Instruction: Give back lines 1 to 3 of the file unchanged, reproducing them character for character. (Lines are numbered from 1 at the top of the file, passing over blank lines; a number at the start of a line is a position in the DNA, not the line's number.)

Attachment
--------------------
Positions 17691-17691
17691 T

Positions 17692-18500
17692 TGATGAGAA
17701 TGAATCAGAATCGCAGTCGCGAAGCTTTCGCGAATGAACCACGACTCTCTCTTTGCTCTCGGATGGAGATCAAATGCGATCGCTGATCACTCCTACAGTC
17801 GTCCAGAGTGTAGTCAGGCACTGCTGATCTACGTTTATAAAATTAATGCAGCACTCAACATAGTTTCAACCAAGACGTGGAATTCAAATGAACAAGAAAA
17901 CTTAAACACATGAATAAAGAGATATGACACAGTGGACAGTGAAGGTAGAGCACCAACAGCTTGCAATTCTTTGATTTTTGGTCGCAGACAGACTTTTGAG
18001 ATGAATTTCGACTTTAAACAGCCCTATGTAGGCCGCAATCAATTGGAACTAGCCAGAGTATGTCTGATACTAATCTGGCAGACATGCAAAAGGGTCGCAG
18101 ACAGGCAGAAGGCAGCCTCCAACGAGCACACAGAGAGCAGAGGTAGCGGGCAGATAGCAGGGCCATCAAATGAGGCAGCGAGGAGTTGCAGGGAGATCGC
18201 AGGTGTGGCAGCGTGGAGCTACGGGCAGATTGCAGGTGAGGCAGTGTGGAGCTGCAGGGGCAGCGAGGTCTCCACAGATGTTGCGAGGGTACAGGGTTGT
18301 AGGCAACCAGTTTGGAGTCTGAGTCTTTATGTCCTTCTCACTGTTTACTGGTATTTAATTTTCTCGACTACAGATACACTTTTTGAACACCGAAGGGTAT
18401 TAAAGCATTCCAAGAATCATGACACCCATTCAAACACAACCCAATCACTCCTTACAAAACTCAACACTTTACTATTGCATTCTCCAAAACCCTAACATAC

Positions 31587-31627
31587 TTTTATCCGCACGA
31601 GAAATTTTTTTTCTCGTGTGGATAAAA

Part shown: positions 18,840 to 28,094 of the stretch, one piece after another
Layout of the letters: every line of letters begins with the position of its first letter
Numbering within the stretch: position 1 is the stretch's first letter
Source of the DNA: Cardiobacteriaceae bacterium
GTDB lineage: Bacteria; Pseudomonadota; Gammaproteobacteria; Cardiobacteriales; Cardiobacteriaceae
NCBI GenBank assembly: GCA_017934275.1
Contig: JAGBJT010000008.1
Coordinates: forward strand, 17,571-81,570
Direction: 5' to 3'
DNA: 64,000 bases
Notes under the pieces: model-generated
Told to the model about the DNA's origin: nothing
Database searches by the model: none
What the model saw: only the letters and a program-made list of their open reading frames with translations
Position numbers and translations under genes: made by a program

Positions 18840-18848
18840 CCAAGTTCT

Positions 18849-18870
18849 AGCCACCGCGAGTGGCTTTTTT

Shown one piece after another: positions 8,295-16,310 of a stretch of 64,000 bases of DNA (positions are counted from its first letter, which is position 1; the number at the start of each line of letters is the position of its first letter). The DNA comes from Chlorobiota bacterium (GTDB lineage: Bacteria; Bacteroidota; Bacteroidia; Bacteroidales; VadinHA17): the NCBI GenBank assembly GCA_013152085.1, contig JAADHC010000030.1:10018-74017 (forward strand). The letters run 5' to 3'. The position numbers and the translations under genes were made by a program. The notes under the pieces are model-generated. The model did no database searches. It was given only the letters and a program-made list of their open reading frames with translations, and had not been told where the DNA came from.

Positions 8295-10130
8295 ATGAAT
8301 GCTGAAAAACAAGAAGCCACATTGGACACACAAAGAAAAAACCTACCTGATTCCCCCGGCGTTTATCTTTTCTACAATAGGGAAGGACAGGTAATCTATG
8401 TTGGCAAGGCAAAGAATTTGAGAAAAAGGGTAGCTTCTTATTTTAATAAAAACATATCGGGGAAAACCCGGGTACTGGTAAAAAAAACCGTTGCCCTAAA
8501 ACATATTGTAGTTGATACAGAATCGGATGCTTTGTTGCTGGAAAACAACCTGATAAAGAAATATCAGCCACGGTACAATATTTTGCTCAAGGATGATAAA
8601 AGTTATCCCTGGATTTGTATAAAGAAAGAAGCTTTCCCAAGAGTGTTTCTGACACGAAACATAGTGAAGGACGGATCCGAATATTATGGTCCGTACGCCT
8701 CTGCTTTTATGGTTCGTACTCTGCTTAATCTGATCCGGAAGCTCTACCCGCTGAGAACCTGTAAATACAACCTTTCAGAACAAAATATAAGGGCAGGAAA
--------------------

Positions 17691-17691
17691 T

Positions 17692-18500